"His position in life vouches for whom and what he is? How can you speak so? Were you not a mere country squires' daughter before you married Lord Russell? Are you trying to tell me that because Fredrick has chosen an honorable profession other than being a landed gentry, which by the way is not a profession, and has made his fortune through that other profession, he is less of a man?" Narrowing her eyes, Ann let lose the rest of her anger, "How dare you make such a supposition!"
Turning to leave, Ann said one last thing, "Lady Russell, I have always valued our friendship. Indeed, the help and comfort you gave to me and my family when my mother died has lasted me and seen me through these past rough years. However," turning back to Lady Russell, Ann said with new found steel in her voice and confidence in her abilities, "let me make myself quite clear, as much as I respect your opinion and value and want your blessing on my marriage, I must and will respect my husband and his opinions more. If you can not come to some sort of tolerance in your relationship with my fiancé, then I will not tolerate your abuse. I love Fredrick Wentworth and he loves me. You will simply have to try to understand that."
"Love! Love has nothing to do with it. You believe that you made a mistake eight years ago and have an opportunity to fix it. Ann you never liked being wrong. Trust me when I say, you are wrong in this choice. Captain Wentworth may have made his fortune but he is still a sailor. That is it: a sailor. No more and no less. And you stand before me and state that is enough!"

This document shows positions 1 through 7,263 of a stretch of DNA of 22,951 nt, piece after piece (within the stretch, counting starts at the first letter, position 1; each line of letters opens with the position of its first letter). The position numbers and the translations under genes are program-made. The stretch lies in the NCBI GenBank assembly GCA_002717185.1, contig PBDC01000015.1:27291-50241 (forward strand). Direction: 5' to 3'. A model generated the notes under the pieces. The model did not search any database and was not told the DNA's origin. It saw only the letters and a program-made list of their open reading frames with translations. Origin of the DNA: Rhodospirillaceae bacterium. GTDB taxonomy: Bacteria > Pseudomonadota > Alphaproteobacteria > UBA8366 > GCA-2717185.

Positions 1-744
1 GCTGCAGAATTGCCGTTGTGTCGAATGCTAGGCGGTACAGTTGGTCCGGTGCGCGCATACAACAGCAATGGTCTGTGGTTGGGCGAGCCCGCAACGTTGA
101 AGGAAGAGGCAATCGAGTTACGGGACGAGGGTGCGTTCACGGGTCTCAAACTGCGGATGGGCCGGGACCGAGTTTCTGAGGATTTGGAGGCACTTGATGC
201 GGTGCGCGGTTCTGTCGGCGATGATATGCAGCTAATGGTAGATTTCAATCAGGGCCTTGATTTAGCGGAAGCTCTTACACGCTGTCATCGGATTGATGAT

"Lady Russell, I am sorry you feel that way." With that, Ann turned and walked away without taking her leave.
Since the argument, Lady Russell had not spoken with Ann because Ann was not responding to any of her invitations. Very concerned and not wanting to lose the relationship she had with Ann, Lady Russell knew she must do something. Ann is like my own daughter! I have practically raised her. Why can she not see that what I have done and will do for her is for her best interest? Why must she be so stubborn? She couldn't know. I've never been brave enough to tell her. I know all to well that Fredrick Wentworth, no matter what rank he has, could never been the husband or man that she needs. No sailor can.
But how can I tell her? I can not see her heart crushed again. I have done everything in my power to protect her from that fate. He will help. He will understand. Captain Wentworth will be able to explain all to her. Ann claims that he is reasonable and clever man. Well, we will just see if he is or is not…
"Lady Russell, Captain Wentworth has arrived."
"Thank you Parson. Please show him to the lake, I will be out in a few moments." Yes, indeed. He will be able to help me get Ann to see the light. Walking toward the tall distinguished gentleman in blue, Lady Russell paused. He looks so much like James. Watching Captain Wentworth for a moment, Lady Russell felt a pang of loss she hadn't felt in years. He stands there gazing out over the water just as James did. In a moment of anguish, Lady Russell almost wavered. Then she remembered her purpose. No. Ann will never have to feel that loss. Never.
"Captain Wentworth. Thank you for agreeing to come and see me today. I know that we did not get off on the right foot, so to speak, but I do wish to speak with you. Ann very much wishes that we become acquainted." Acquainted, indeed. After this story, we will part ways, you will explain to Ann, and all will be as it was before.
Posted on 2011-04-13
"Please have a seat. How would you like your tea? Or do you prefer coffee?" As Lady Russell conducted herself with perfect manners, she took in the sailor before her. What she saw was not at all surprising. I must admit, thought Lady Russell, he is very well put together. Ann does have excellent taste. Neatly trimmed dark brown hair framed blue eyes that were brought to a vibrant hue by the navy blue uniform coat.